Eighth-century legend tells of a Javanese priest, Rsi Markendya, who meditated at the confluence of two rivers (an auspicious site for Hindus) at the Ubud locality of Campuan. Here he founded the Gunung Lebah Temple on the valley floor, the site of which remains a pilgrim destination.
In the late nineteenth century, Ubud became the seat of feudal lords who owed their allegiance to the king of Gianyar, at one time the most powerful of Bali’s southern states. The lords were members of the Balinese Kshatriya caste of Sukawati, and were significant supporters of the village’s increasingly renowned arts scene.
Tourism on the island developed after the arrival of Walter Spies, an ethnic German born in Russia who taught painting and music, and dabbled in dance. Spies and foreign painters Willem Hofker and Rudolf Bonnet entertained celebrities including Charlie Chaplin, Noël Coward, Barbara Hutton, H.G. Wells and Vicki Baum. They brought in some of the greatest artists from all over Bali to teach and train the Balinese in arts, helping Ubud become the cultural centre of Bali.
A new burst of creative energy came in the 1960s after the arrival of Dutch painter Arie Smit (b. 1916) and the development of the Young Artists Movement.
The Bali tourist boom since the late 1960s has seen much development in the town; however, it remains a centre of artistic pursuit.
The main street is Jalan Raya Ubud (Jalan Raya means main road), which runs east–west through the center of town. Two long roads, Jalan Monkey Forest and Jalan Hanoman, extend south from Jalan Raya Ubud.
Puri Saren Agung is a large palace located at the intersection of Monkey Forest and Raya Ubud roads. The residence of Tjokorda Gede Agung Sukawati (1910–1978), the last ruling monarch of Ubud, it is still owned by the royal family. Dance performances and ceremonies are held in its courtyard. The palace was also one of Ubud’s first hotels, opening its doors back in the 1930s.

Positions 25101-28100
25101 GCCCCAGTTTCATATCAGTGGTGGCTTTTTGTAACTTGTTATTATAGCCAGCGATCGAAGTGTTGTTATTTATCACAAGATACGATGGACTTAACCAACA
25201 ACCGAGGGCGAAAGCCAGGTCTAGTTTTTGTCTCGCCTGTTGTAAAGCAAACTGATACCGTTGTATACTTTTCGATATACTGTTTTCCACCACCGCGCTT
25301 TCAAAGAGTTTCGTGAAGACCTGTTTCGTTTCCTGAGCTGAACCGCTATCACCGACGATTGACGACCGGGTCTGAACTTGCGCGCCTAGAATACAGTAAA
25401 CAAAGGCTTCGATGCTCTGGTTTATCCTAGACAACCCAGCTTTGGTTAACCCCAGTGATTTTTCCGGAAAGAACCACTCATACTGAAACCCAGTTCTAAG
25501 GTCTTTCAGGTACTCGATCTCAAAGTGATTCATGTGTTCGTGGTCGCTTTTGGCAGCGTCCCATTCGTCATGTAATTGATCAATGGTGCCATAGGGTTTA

A number of Hindu temples exist, such as Pura Desa Ubud, which is the main temple, Pura Taman Saraswati, and Pura Dalem Agung Padangtegal, the temple of death. The Gunung Kawi temple is the site of the royal tombs. Goa Gajah, also known as the Elephant Cave, is located in a steep valley just outside Ubud near the town of Bedulu.
The economy of Ubud is highly reliant on tourism which focuses on shopping, resorts, museums, and zoos. In contrast to the main tourist area in southern Bali, the Ubud area is less densely populated. A number of smaller boutique-style hotels such as the historic Tjampuhan Hotel are located in and around Ubud, where spa treatments, massage parlors, taxis, or treks up nearby mountains are commonly offered.
The town and area has a number of art museums, such as the Blanco Renaissance Museum, the Puri Lukisan Museum, Neka Art Museum, and the Agung Rai Museum of Art. Close-by is the Museum Rudana in Peliatan,
The Tek Tok is a traditional Balinese dance that is accompanied by musical sound of mouth ‘Tek Tok’ altogether with various combinations of body movement and other sounds. The story Draupadi Parwa told in the Tek Tok Dance tells a moral message, when a woman who embodies the values of patience, sacrifice, compassion, devotion, and holy sincerity is disrespected, then disasters and calamities will befall a kingdom or state. This story also conveys the message that truth, virtue, devotion and genuine compassion will always be protected by God. The Tek Tok dance performance is held regularly at the Bali Culture Center (BCC) in Ubud four times a week.
The Ubud Monkey Forest is a animal park located near the southern end of Jalan Monkey Forest. It houses the Pura Dalem Agung Padangtegal, and approximately 340 crab-eating macaque (Macaca fascicularis) monkeys live there.
The Campuhan ridge walk is a hill in nearby Campuhan, from where one can see two rivers, Tukad Yeh Wos Kiwa and Tukad Yeh Wos Tengen, merge. A one meter wide paved-block track runs about two kilometers to the top of the hill.